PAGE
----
Alaska Crab fishery faces identity crisis, while Fishermen have a tough time finding snow crab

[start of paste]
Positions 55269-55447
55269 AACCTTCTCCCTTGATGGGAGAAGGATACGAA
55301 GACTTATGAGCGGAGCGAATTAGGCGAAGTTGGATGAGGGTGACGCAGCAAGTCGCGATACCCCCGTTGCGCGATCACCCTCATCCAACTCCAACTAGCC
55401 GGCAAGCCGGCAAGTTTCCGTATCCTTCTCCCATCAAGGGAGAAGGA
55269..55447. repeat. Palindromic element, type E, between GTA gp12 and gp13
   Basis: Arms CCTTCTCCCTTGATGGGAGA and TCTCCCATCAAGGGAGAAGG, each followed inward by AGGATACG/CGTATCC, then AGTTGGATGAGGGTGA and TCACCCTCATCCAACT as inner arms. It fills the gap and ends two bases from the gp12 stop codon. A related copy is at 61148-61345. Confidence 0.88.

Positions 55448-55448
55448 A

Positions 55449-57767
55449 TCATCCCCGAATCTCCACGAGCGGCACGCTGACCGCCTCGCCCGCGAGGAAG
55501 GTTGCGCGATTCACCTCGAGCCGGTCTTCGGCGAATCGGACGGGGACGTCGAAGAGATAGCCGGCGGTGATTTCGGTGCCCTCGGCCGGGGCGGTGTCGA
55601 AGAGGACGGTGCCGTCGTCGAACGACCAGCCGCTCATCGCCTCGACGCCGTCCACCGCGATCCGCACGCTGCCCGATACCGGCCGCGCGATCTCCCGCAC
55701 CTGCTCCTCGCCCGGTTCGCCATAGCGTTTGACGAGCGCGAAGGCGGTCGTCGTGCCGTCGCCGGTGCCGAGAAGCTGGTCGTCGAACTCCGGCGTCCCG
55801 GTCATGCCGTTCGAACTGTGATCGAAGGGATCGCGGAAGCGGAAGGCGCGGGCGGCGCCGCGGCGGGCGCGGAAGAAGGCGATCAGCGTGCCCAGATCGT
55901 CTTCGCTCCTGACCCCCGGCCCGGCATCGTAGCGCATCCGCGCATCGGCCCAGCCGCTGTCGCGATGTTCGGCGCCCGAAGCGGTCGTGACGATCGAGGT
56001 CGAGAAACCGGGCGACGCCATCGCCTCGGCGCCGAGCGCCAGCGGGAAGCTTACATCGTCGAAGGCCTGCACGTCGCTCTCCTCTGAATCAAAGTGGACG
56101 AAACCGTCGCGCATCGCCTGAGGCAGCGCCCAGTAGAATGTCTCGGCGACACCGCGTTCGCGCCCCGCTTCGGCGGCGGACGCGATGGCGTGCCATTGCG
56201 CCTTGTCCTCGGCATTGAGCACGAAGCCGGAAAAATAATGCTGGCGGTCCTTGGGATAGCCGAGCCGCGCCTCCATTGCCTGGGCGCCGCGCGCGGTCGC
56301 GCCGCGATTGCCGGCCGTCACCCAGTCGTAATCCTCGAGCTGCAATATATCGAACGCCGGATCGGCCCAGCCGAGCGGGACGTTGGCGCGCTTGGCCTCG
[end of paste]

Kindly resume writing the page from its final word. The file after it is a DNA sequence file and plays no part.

Fishermen are having the toughest time in the past five years finding snow crab, according to the Alaska Department of Fish and Game, in Unalaska. The fleet of 60 crab boats had caught 16. 6 million pounds, for 74 percent of the quota in the Bering Sea, ADF&G biologist Ethan Nichols in Unalaska said Monday. But based on the number of crab in an average pot, the catch has plummeted from a peak of 237 to 116 in the most recent weekly tally, he said. The average weight is 1.3 pounds per individual snow crab, he said. continue reading the story hereCrab fishery faces identity crisis.  Is it a bairdi Tanner or is it an opilio Tanner snow crab? Or is it something in between, a hybrid? The Bering Sea commercial crab fishery is facing an issue fundamental to identity, and in what fishery which crustaceans can legally appear. In this issue, it’s up to the Alaska Board of Fisheries. Crabbers and their allies in the Pribilof Islands say a hybrid should be considered part of the catch of whatever the fishermen are targeting, whether Tanner bairdi or Tanner opilio. While both have Tanner in their names, the bairdi are commonly known as Tanners, while the typically smaller opilio are called snow crab. continue reading the story here 12:10